Sales of new homes in the U.S. rose more than forecast last month as lower mortgage rates and more incentives helped builders reduce inventory.
The 3.4 percent increase to an annual pace of 1.047 million in November followed a 1.013 million rate the prior month that was faster than previously reported, the Commerce Department said today in Washington. The supply of unsold homes at the current sales pace fell to the lowest since May.
The figures add to evidence that the slowdown in construction may take less of toll on the economy early next year than it did last quarter. Even with the decline last month, the number of unsold homes remains near a record high, making it less likely homebuilding will strengthen outright, limiting economic growth, economists said.
A couple of points in no order of importance.
1.) The Census Bureau says the margin of error for this number is plus or minus 12.9%. That's a margin of guessing, not error.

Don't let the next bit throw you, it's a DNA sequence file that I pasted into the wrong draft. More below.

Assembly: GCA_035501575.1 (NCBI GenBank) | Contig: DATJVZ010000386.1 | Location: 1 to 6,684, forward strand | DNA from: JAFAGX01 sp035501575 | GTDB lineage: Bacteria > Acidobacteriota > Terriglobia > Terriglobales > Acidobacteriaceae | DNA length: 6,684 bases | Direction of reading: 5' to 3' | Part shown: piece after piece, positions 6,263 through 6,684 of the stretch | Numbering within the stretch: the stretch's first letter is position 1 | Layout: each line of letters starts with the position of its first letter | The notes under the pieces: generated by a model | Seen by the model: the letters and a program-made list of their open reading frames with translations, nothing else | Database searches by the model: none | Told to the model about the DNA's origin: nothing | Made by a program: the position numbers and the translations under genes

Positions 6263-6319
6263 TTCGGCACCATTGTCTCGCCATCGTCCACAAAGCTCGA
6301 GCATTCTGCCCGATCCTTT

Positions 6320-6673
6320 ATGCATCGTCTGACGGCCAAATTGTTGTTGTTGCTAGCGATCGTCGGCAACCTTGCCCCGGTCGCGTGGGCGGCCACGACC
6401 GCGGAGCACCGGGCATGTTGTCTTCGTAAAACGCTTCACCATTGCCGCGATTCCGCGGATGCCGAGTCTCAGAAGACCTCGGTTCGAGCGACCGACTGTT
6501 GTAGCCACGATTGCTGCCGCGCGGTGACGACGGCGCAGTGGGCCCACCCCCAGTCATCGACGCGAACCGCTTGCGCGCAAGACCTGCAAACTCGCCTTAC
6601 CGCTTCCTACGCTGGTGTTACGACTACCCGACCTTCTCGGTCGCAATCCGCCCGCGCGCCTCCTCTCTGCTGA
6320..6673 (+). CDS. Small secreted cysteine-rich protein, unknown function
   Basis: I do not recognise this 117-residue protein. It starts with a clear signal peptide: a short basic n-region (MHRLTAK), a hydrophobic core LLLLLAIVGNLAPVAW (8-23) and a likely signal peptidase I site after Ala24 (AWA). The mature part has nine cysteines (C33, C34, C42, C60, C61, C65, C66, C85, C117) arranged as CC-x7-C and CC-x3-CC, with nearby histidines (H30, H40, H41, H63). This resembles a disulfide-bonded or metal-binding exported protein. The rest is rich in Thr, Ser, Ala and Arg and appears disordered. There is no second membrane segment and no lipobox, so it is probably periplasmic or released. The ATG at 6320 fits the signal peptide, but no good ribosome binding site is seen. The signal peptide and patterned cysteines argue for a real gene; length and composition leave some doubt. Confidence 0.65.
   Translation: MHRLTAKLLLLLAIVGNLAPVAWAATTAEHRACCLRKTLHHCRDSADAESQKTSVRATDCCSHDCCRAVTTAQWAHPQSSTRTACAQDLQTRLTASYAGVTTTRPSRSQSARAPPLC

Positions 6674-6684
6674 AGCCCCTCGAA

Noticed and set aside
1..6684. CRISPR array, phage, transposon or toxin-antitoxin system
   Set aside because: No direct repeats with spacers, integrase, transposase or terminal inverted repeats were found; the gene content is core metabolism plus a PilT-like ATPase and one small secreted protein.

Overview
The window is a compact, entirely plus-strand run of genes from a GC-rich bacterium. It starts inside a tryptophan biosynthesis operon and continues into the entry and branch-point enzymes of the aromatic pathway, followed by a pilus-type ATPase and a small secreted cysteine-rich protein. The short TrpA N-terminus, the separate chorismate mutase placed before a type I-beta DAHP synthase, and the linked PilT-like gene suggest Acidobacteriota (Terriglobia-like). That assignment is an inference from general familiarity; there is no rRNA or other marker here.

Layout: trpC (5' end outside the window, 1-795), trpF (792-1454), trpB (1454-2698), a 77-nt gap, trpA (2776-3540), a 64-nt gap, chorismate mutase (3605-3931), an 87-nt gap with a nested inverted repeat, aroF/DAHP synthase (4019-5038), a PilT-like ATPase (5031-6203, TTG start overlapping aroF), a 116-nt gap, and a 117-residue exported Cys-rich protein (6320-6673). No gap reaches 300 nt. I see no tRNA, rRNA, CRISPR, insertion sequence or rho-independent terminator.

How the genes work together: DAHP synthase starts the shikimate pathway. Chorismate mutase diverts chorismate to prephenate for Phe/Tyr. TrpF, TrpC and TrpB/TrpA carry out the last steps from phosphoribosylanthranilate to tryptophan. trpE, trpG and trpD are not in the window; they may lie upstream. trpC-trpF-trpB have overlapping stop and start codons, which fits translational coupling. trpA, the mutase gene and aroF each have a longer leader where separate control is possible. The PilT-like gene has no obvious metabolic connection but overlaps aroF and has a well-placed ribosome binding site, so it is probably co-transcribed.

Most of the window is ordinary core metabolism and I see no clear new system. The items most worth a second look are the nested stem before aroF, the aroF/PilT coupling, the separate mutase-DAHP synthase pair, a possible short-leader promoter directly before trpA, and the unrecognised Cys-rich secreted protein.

2.) Number 1 being said, consider that October was revised higher:
Sales of new homes rose 3.5% in November to a seasonally adjusted annual rate of 1.047 million, the Commerce Department reported Wednesday. Sales are now down 15.3% in the past year. October's sales pace was revised to 1.013 million from an earlier-estimated 1.004 million. The median sales price of a new home rose to $251,700 from $243,800. Economists surveyed by MarketWatch were expecting sales to rise to a seasonally adjusted annual rate of 1.02 million from the previous 1.00 million
That's impressive. And frankly, I have to admit to being taken back by the upward revision.
Low interest rates are the primary reason for the increase:
Slower-than-expected growth in recent months has pushed Treasury yields lower, holding the rate on 30-year fixed mortgages to under 6.2 percent for the last month, compared with a high for the year of 6.8 percent reached in July. The Mortgage Bankers' Association's index of purchase applications are up almost 4 percent from a three-year low reached at the end of October.
3.) The median price increased. However, there is no mention of the effect of builder incentives on prices. I would like to see more information on the depth and breadth of builder incentives.
If this number holds, this is good news for the economy.